Another key challenge associated with being a relatively recent innovation is the fragmentation of the mobile video market. Creative formats vary across devices and platforms and there is a general lack of standards and best practices for both advertisers and publishers. TV buyers want to reuse their TV spots and desktop buyers want to reuse their desktop videos, neither of which is going to seamlessly fit a mobile platform. Desktop Flash VPAID creatives don’t work in mobile environments either. Mobile VPAID, while standardized via IAB, is still emerging and actually varies wildly per vendor.
And boy are there a lot of vendors. And a lot of devices. The mobile space is getting more complex with every release of a new phone, tablet, operating system or feature upgrade. For advertisers and agencies, it becomes extremely difficult to plan for every possible combination of device, OS and ad format, and it can cause significant hiccups in deploying creative.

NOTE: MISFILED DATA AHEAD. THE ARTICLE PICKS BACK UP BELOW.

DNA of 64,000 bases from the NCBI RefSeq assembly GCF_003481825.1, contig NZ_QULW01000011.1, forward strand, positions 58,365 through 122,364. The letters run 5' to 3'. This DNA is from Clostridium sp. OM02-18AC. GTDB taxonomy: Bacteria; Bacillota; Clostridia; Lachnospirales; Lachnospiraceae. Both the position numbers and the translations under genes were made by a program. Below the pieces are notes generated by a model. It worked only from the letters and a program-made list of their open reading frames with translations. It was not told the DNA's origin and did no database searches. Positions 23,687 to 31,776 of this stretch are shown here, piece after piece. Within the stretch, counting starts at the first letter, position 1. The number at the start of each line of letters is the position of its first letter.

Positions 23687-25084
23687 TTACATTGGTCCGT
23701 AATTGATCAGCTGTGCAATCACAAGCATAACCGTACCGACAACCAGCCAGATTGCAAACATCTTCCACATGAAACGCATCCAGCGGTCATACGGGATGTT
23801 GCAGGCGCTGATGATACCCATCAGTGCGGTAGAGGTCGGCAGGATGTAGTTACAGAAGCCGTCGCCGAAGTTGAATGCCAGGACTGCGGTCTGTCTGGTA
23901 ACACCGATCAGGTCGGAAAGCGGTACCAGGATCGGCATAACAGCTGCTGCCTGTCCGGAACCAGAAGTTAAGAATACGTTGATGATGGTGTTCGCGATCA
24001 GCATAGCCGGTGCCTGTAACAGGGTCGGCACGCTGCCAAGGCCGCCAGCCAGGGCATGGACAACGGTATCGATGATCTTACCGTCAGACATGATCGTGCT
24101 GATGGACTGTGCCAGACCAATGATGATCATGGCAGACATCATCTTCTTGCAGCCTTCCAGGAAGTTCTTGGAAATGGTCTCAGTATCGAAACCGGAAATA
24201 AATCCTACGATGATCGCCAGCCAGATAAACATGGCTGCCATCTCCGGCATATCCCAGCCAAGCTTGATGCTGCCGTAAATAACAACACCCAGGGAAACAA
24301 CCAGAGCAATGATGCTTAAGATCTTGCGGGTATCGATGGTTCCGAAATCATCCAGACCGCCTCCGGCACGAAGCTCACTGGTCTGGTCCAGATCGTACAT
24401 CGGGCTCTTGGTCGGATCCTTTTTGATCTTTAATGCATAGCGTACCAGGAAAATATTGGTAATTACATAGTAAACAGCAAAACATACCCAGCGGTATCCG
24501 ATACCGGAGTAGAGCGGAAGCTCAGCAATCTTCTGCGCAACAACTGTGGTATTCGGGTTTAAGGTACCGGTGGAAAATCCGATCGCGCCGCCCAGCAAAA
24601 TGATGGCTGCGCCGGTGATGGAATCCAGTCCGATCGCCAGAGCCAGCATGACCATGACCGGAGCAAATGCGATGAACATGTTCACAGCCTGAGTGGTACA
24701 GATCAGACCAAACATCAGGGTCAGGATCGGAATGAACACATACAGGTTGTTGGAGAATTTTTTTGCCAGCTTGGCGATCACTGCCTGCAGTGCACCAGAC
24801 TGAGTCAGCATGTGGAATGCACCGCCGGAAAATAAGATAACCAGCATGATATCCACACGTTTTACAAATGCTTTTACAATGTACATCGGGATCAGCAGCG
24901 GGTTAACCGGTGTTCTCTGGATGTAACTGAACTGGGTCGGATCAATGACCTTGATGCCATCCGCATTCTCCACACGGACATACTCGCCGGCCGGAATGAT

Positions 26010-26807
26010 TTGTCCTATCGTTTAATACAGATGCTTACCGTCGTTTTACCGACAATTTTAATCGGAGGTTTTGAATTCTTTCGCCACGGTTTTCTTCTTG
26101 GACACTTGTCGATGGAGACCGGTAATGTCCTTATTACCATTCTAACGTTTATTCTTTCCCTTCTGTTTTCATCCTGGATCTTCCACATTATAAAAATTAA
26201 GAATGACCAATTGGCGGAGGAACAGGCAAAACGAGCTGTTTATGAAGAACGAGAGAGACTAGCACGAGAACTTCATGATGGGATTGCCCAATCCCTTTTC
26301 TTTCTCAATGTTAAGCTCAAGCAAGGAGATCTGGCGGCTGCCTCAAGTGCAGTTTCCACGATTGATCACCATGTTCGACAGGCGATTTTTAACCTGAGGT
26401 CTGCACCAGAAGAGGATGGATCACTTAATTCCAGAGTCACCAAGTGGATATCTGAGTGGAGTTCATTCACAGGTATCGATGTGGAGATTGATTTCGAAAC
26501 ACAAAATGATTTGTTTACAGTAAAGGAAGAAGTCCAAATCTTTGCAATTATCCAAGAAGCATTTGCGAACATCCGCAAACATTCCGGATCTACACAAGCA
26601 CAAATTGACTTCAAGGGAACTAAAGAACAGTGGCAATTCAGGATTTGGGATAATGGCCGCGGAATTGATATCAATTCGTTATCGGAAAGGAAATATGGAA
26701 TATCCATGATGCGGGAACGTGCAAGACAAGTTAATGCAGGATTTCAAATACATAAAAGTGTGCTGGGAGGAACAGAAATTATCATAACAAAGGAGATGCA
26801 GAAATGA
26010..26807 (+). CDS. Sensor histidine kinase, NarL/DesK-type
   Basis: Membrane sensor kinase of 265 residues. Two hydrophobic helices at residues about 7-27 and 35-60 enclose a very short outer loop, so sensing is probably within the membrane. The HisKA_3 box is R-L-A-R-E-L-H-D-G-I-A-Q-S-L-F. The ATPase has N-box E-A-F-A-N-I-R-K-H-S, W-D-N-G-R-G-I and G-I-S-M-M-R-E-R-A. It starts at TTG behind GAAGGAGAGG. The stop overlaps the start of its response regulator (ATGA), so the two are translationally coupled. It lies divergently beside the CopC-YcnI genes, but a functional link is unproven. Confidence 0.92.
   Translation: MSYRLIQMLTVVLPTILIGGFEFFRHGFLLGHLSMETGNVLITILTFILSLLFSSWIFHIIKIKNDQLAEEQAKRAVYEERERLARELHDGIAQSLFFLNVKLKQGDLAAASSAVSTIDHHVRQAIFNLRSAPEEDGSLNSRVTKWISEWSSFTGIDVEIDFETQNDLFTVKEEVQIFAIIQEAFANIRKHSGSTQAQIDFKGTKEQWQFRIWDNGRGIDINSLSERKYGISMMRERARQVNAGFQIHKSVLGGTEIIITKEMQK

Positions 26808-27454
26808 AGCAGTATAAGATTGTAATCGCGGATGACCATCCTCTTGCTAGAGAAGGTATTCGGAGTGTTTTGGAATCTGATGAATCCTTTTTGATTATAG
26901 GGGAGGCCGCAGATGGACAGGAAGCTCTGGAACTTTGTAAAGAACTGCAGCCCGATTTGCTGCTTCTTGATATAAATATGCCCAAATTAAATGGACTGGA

Further challenges arise with regard to targeting; while mobile offers highly advanced targeting capabilities, it does also lack transparency with regard to context. Specifically, advertisers cannot necessarily be certain that their ads are not running alongside inappropriate or irrelevant video content. Context is extremely important when it comes to brand integrity and getting your money’s worth out of the ad buy, and some advertisers want to see improvement in this area before investing.
Anyone who has been working in the ad-tech space for more than a few years won’t be surprised by what is perhaps the largest hurdle that mobile video must overcome in order to establish itself in the marketer’s standard arsenal: measurement. Measurement challenges have plagued every traditional and digital advertising medium for years, but mobile engagement actually can be tracked through multiple metrics including clicks, views, leads, installs, purchases, foot traffic, etc.